Katsu and tempura are both popular frying techniques in Japanese cuisine, primarily differing in their ingredients and texture.
Katsu involves breaded and deep-fried meat cutlets (usually chicken or pork), coated in flour, egg, and Panko breadcrumbs, resulting in a hearty, crunchy texture. It’s typically served with a rich, tangy sauce.
Tempura, in contrast, features a variety of lightly battered and fried vegetables and seafood. The batter, made from cold water and soft wheat flour, creates a delicate, airy crispness.
Tempura offers a more subtle crunch, compared to the robust texture of katsu.
Expert Tips and Tricks
- Even Thickness: Ensure your chicken breasts are evenly pounded to about ½ inch thick. This promotes uniform cooking and a consistent texture throughout.
- Correct Oil Temperature: Heat the oil to around 350°F. If the oil is too hot, the outside will burn before the inside cooks; too cool, and the chicken will absorb too much oil and become greasy.
- Don’t Overcrowd the Pan: Fry in batches if necessary. Overcrowding the pan lowers the oil temperature and can lead to uneven cooking.
- Drain Properly: After frying, place the chicken on a wire rack over a sheet pan or on paper towels. This allows excess oil to drain away, keeping the coating crisp.
- Let it Rest: Give the chicken a few minutes to rest after frying. This allows the juices to redistribute, ensuring a juicy interior.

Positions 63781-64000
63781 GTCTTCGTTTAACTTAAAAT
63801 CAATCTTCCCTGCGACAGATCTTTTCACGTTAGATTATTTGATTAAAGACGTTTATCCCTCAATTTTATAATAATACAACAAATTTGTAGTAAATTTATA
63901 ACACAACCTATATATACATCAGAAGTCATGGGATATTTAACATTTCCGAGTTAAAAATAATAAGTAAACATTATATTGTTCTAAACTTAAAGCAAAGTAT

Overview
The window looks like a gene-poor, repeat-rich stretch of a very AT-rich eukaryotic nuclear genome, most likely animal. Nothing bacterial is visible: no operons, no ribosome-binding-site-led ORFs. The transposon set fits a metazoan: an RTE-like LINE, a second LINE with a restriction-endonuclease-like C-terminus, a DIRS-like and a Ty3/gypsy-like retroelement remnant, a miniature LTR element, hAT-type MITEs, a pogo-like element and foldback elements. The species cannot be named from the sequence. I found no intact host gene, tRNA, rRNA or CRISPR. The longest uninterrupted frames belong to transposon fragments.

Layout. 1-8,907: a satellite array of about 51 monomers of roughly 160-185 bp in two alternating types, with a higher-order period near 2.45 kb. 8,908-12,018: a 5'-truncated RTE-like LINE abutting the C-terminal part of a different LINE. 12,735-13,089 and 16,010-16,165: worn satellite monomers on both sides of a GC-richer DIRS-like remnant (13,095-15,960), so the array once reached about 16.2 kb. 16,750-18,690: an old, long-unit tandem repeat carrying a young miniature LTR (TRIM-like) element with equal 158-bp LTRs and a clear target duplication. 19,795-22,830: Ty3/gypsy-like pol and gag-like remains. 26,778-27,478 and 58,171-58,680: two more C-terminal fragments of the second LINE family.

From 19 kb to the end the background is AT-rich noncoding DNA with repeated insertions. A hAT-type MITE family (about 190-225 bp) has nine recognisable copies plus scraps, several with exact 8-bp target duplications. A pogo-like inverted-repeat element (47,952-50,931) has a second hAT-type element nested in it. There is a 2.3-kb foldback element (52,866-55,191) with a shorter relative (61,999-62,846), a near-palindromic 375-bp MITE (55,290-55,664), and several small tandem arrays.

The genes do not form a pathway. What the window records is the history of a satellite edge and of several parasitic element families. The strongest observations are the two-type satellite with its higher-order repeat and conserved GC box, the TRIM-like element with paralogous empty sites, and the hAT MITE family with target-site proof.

The next time you have fried chicken on the mind, go the Japanese way. You’re going to love this twist on an old classic.
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Chicken Katsu, on our Gypsy Plate… enjoy!
- 2 chicken breasts, pounded to ½ inch thick.
- salt, to taste
- pepper, to taste
- ½ cup all-purpose flour
- 2 eggs, beaten
- 2 cups panko
- Start by arranging three shallow bowls. In the first bowl, place the all-purpose flour. In the second, the beaten eggs. And in the third, the panko breadcrumbs.
- Pour about 1 inch of cooking oil into a skillet and heat it over medium-high heat. Aim for the oil to reach approximately 350°F. A meat thermometer can help gauge the oil temperature.
- Season both sides of the chicken breasts with salt and pepper. Begin by coating each chicken breast in flour, ensuring it's fully covered. Next, dip it into the beaten eggs, and finally, coat it evenly with panko breadcrumbs.
- Place the breaded chicken in the hot oil and fry until it turns a golden brown. This should take about 8-10 minutes. Remember to turn the chicken every few minutes for an even cook.
- Once cooked, transfer the chicken to a plate lined with paper towels or a wire rack.
- Serve with rice and katsu sauce, with Japanese curry, or with miso ramen.
Nutrition InformationYield 4 Serving Size 1
Amount Per Serving Calories 406Total Fat 8gSaturated Fat 2gTrans Fat 0gUnsaturated Fat 4gCholesterol 144mgSodium 621mgCarbohydrates 51gFiber 3gSugar 3gProtein 31g
Nutrition information is automatically calculated, so should only be used as an approximation.
Welcome to GypsyPlate! I'm Alpana, former wordwide tour manager and professional caterer, now full time blogger. I love exploring cuisines from around the world, and my recipes have been featured on sites such as MSN, Parade, Brit + Co, CNET and AOL. You can explore my entire collection of sortable recipes in my Recipe Index or learn more about me here.